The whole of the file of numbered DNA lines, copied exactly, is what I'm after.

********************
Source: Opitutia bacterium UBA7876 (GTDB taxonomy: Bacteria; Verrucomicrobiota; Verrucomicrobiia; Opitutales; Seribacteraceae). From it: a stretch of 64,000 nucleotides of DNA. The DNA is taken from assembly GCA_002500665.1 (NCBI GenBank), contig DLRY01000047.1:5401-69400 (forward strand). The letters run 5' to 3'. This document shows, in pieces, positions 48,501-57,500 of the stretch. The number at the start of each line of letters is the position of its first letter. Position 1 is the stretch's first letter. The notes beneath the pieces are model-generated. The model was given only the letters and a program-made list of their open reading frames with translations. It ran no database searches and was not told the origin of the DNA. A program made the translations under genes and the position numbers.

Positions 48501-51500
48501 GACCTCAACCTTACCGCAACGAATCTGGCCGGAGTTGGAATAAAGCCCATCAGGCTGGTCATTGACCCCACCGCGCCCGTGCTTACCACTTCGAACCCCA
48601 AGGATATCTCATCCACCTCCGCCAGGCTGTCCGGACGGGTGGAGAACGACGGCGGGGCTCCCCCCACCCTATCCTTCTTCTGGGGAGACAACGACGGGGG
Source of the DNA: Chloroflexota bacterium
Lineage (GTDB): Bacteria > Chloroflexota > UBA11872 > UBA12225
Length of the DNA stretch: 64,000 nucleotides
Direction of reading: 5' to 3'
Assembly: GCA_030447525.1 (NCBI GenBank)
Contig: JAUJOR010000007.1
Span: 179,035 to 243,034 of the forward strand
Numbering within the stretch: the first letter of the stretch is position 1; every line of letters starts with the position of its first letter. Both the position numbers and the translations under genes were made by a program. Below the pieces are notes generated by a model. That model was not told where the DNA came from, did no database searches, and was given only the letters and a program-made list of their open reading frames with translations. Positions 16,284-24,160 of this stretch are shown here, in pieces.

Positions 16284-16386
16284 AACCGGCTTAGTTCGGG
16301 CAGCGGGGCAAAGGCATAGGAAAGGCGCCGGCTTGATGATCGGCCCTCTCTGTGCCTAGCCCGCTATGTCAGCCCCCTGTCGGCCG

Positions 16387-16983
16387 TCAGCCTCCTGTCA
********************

Source: Opitutia bacterium UBA7876 (GTDB taxonomy: Bacteria; Verrucomicrobiota; Verrucomicrobiia; Opitutales; Seribacteraceae). From it: a stretch of 64,000 nucleotides of DNA. The DNA is taken from assembly GCA_002500665.1 (NCBI GenBank), contig DLRY01000047.1:5401-69400 (forward strand). The letters run 5' to 3'. This document shows, in pieces, positions 48,501-57,500 of the stretch. The number at the start of each line of letters is the position of its first letter. Position 1 is the stretch's first letter. The notes beneath the pieces are model-generated. The model was given only the letters and a program-made list of their open reading frames with translations. It ran no database searches and was not told the origin of the DNA. A program made the translations under genes and the position numbers.

Positions 48501-51500
48501 GACCTCAACCTTACCGCAACGAATCTGGCCGGAGTTGGAATAAAGCCCATCAGGCTGGTCATTGACCCCACCGCGCCCGTGCTTACCACTTCGAACCCCA
48601 AGGATATCTCATCCACCTCCGCCAGGCTGTCCGGACGGGTGGAGAACGACGGCGGGGCTCCCCCCACCCTATCCTTCTTCTGGGGAGACAACGACGGGGG
Source of the DNA: Chloroflexota bacterium
Lineage (GTDB): Bacteria > Chloroflexota > UBA11872 > UBA12225
Length of the DNA stretch: 64,000 nucleotides
Direction of reading: 5' to 3'
Assembly: GCA_030447525.1 (NCBI GenBank)
Contig: JAUJOR010000007.1
Span: 179,035 to 243,034 of the forward strand
Numbering within the stretch: the first letter of the stretch is position 1; every line of letters starts with the position of its first letter. Both the position numbers and the translations under genes were made by a program. Below the pieces are notes generated by a model. That model was not told where the DNA came from, did no database searches, and was given only the letters and a program-made list of their open reading frames with translations. Positions 16,284-24,160 of this stretch are shown here, in pieces.

Positions 16284-16386
16284 AACCGGCTTAGTTCGGG
16301 CAGCGGGGCAAAGGCATAGGAAAGGCGCCGGCTTGATGATCGGCCCTCTCTGTGCCTAGCCCGCTATGTCAGCCCCCTGTCGGCCG

Positions 16387-16983
16387 TCAGCCTCCTGTCA